This year commemorated the 100th anniversary of the legendary sinking of the Titanic and there was no shortage of movies, documentaries and specials to fulfill our unending curiosity about the mysterious ship.
One of the most anticipated broadcast events of the year was “Titanic,” an ABC four-part miniseries written by Julian Fellowes, an Oscar, Golden Globe and Emmy winner.
His work on the highly addictive series “Downton Abbey” and movies such as “Gosford Park” reeled in a large audience for “Titanic,” but unfortunately couldn't hold on to them throughout the miniseries airing.
“Titanic” adheres to the focus of much of Fellowes' past work, the “Upstairs/Downstairs” theme, which shows perspectives from the aristocrats and servants of early 20th century England.
What makes dramatic version of the story of “Titanic” different is that another social class is brought into the fold, second class or middle class.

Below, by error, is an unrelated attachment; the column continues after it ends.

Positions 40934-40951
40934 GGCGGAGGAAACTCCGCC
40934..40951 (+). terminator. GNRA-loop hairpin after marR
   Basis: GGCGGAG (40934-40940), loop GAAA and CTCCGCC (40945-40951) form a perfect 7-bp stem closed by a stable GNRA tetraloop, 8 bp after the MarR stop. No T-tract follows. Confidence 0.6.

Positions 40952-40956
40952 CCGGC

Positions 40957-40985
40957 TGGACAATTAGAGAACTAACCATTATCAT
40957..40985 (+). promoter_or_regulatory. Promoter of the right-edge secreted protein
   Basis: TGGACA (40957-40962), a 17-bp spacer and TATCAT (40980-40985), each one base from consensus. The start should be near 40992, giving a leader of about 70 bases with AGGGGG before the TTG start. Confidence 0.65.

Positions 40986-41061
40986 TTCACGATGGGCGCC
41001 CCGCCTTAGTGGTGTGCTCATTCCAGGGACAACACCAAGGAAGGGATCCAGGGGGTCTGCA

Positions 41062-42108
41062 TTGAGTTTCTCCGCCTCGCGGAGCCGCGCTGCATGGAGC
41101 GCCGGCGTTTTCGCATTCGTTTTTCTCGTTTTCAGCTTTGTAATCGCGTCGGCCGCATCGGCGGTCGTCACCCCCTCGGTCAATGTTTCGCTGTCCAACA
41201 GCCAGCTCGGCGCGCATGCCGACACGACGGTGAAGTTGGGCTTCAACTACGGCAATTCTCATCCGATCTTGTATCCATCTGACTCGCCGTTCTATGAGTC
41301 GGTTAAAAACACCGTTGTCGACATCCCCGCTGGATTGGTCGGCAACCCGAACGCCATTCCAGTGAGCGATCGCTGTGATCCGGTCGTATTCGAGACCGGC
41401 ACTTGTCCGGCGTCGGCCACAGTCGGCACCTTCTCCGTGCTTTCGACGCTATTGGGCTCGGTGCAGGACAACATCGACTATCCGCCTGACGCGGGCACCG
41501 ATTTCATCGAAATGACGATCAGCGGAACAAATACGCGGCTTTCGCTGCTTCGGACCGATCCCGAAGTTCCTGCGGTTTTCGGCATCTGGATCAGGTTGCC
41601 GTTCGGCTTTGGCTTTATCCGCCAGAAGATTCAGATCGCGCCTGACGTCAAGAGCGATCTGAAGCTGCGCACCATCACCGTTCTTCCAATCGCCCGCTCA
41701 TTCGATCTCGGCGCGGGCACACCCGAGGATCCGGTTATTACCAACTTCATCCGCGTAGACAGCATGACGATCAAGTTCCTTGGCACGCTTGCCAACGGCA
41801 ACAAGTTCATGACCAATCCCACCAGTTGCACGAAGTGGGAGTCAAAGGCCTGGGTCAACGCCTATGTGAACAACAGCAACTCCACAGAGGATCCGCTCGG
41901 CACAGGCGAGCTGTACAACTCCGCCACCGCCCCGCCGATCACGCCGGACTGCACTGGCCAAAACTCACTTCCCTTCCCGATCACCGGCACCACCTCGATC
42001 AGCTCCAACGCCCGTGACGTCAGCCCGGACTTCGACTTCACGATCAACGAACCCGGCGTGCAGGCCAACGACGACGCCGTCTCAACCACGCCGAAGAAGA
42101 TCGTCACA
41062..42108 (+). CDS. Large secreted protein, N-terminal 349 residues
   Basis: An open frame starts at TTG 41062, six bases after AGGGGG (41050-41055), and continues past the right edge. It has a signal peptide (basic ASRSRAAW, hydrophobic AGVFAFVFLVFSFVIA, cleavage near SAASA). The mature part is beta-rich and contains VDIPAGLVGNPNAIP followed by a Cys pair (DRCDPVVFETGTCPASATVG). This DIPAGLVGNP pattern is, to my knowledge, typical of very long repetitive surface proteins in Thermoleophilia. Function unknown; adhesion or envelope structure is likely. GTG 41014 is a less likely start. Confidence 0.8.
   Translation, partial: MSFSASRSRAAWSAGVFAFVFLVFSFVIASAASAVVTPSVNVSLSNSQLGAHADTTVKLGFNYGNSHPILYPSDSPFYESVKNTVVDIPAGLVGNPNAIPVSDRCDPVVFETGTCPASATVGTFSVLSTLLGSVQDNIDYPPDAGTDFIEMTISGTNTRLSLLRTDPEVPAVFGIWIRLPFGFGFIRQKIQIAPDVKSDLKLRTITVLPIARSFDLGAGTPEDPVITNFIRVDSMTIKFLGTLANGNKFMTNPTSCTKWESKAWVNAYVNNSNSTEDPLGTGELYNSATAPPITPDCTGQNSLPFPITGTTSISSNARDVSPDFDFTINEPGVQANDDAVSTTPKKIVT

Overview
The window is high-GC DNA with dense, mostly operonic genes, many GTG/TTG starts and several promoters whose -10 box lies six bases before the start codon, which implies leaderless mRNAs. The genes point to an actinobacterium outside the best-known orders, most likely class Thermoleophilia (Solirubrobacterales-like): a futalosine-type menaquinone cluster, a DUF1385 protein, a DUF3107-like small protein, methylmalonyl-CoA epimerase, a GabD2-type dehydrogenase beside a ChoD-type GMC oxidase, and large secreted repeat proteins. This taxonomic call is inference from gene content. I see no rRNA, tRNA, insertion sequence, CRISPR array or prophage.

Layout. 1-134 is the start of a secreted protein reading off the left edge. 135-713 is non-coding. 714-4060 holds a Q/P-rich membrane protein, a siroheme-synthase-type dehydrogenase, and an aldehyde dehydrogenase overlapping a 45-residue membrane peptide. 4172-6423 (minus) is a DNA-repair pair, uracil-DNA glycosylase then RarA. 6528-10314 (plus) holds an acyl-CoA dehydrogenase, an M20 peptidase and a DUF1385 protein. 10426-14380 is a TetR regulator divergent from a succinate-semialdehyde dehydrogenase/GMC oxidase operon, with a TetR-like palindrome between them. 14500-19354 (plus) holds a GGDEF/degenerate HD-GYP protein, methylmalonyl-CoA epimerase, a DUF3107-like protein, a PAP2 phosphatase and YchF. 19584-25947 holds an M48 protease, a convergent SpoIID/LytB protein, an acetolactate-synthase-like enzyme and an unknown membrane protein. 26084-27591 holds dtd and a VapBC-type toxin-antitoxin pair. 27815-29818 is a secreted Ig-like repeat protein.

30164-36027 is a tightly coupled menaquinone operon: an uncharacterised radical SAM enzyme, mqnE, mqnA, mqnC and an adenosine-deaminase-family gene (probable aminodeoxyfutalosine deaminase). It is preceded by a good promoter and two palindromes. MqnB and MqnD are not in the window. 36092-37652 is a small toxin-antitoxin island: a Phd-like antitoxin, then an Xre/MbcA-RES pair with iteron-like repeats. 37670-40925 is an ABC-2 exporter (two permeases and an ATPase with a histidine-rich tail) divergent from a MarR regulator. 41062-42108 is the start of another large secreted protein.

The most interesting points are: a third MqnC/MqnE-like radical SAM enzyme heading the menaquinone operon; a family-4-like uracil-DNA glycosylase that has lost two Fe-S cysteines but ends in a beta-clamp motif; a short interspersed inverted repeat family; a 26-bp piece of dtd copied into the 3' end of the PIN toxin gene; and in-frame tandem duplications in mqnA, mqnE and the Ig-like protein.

“Titanic” has a huge ensemble cast to tell each class' respective stories, including Linus Roache (“Law and Order”).
What Fellowes did well was give the audience a new perspective of what was happening in Europe at that time.
The uneasy relationships between classes and different ethnic groups are clearly expressed and, in turn, explain why so many people were so eager to get on a ship, which was the only way to get to America at the time.
The broadcast ratings fell throughout the miniseries airing, largely due to the somewhat confusing nature of the storytelling, jumping from past to present repeatedly.
Also, with so many storylines to watch, we never really see an epic love story we want to root for, as in other theatrical tellings of the sinking.
Available on DVD, BluRay disc and BluRay/DVD combo pack, the two full hours of bonus features include six making-of featurettes and “Titanic — Behind the Production.”
Also included is an informative documentary, “The Curse of the Titanic Sisters,” which chronicles the company that built the Titanic and details the doomed history and flawed design of her and her sister ships, the Olympic and the Brittanic.
— Tiffany M. Poole